Sorry, students, but a volcano erupting under your school the day of a dreaded test is unlikely in the Mid-Columbia.
But there are plenty of other natural disasters state officials say could affect the region's schools and that communities should prepare for.
Earthquakes and wildfires are the biggest risks facing schools in Benton, Franklin and Walla Walla counties, according to a draft hazard plan for schools released Wednesday.
Mid-Columbia schools also are at risk from landslides, floods and disasters farther afield, even volcanoes.
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"We don't want anyone to panic," said Nathan Olson, a spokesman for the state Office of the Superintendent of Public Instruction. "It's just getting people information."
Regional emergency officials said the state report isn't anything new and many public agencies, including school districts, are aware and prepared for possible natural disasters.
"We meet with them quite often," said Jeremy Beck, manager with Benton County Emergency Management.
OSPI used a federal grant to develop the 270-page, K-12 Facilities Hazard Mitigation Plan with the help of school districts, other government agencies and private analysts over the past two years.
It aims to inform districts and communities about the possible dangers and provides suggestions on how to prepare and address them. The report only focuses on natural disasters; no consideration was given to human-caused incidents such as a hazardous material spill or act of terrorism.
The draft report is part of a larger initiative to map the state's schools and inventory their conditions, Olson said. However, the landslide that wiped out the village of Oso in Western Washington in March, killing more than 40 people, highlights the risks some communities and schools face.
"As recent events in our state underscore, natural disasters can and do occur - and they can have terrible consequences," State Superintendent Randy Dorn said in a release.
The report indicates a 6.8-magnitude earthquake focused on the Hite Fault Zone, which passes near Walla Walla, could cause damage approaching $100 million and potentially kill and injure people.
There are federally identified flood zones in the region and Benton County is one of four Eastern Washington counties with an elevated risk of damaging floods.
Numerous schools throughout the Lower Yakima Valley and around the Tri-Cities face threats from wildfires and while there aren't any identifiable volcanoes close by that could send lava and a pyroclastic flow of hot gas and rock toward buildings, ash from an eruption could pose a risk and hamper evacuations.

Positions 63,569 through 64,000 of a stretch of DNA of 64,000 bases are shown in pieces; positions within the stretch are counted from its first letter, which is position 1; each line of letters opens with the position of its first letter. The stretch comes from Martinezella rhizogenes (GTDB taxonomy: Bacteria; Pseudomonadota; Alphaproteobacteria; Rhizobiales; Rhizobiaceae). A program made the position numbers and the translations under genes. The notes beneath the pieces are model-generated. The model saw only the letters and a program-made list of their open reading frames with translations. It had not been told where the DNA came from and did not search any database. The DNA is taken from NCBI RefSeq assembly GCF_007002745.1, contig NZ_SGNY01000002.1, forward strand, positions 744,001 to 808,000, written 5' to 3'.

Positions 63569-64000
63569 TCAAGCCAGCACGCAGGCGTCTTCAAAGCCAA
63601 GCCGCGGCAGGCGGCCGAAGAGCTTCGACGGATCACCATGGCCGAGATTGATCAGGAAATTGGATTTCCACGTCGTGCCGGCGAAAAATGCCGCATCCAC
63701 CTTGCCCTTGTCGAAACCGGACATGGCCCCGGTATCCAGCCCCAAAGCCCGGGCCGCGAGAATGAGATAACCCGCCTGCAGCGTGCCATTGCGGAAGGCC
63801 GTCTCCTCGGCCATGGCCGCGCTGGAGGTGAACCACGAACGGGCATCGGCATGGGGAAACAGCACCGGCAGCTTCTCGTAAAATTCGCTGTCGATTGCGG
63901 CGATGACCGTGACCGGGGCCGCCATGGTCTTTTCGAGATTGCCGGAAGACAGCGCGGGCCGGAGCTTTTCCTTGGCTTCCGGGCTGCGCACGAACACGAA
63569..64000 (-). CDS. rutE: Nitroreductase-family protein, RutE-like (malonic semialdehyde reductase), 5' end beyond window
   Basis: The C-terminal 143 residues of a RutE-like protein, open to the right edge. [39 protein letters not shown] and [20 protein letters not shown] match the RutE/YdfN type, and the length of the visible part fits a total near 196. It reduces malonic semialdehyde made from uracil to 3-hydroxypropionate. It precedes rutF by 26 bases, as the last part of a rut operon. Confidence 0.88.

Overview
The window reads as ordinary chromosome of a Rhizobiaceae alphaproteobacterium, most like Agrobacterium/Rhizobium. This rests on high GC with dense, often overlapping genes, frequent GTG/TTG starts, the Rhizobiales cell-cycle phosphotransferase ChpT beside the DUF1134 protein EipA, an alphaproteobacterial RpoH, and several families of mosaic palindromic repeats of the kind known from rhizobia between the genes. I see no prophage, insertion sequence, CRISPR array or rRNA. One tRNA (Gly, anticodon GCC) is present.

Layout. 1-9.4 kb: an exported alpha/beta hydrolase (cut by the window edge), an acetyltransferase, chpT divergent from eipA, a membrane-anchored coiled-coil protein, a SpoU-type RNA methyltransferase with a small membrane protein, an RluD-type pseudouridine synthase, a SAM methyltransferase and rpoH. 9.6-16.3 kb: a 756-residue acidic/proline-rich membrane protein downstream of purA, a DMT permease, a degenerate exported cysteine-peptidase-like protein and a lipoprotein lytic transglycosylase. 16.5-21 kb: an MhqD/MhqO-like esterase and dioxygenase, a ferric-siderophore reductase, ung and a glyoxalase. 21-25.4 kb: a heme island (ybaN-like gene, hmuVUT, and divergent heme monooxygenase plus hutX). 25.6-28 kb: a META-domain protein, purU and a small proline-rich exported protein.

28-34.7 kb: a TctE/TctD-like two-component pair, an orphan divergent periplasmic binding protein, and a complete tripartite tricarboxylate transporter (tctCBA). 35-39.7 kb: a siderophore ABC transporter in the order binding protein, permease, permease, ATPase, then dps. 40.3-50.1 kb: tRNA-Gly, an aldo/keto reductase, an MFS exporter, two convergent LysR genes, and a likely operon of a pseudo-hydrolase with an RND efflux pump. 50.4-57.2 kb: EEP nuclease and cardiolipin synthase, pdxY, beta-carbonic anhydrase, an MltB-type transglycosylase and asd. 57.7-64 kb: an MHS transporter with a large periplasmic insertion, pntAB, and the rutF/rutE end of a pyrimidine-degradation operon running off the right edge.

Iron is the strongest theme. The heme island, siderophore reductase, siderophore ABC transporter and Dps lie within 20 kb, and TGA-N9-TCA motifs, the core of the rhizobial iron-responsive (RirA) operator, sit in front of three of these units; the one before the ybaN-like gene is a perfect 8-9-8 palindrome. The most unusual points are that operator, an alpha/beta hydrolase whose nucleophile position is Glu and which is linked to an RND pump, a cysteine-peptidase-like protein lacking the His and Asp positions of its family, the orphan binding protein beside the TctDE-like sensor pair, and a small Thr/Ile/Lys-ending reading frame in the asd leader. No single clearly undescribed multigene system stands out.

Kahlotus' combined K-12 school in North Franklin County is at a high risk for a potential landslide, while Prosser Heights Elementary School was deemed a low landslide risk.
Even conditions characteristic to the region's desert climate -- sparse precipitation and high winds -- pose risks for schools, as they could knock out power lines or leave school wells dry.
But these scenarios aren't news to emergency planners.
Benton County emergency personnel worked with West Richland residents last winter when there was flooding on the Yakima River and there are wildfires most summers. Prosser school officials are routinely notified of slide risks following heavy rains, Beck said.
Beck's agency doesn't help schools draw up mitigation plans but does run drills and exercises with them.
Most recent training has involved a gunman on school grounds or fire evacuations but Beck said he knows schools have plans for a variety of scenarios.
"It's just overall preparedness, you just never know what you have to be prepared for," he said. "They say the 'first 72' are on you. It's going to be at least 72 hours before (the Federal Emergency Management Agency) is on the scene."
And residents should note that the region's risk from some of the more extreme events such as an earthquake are low. A strong earthquake hitting the Hite Fault Zone has the possibility of striking every 140,000 years, according to the U.S. Geological Survey.
And what about that volcanic ash that could cancel school? The Mid-Columbia could see maybe a centimeter of ash accumulation once every 30 years, the report said, so students are better off just hoping for a snow day.
The full report is available www.k12.wa.us and comments can be made before July 25 online at http://bit.ly/WAschoolhazards. The final document is expected to be released in the fall.
-- Ty Beaver: 509-582-1402; email@example.com; Twitter: @_tybeaver; Google+: +TyBeaverTCHerald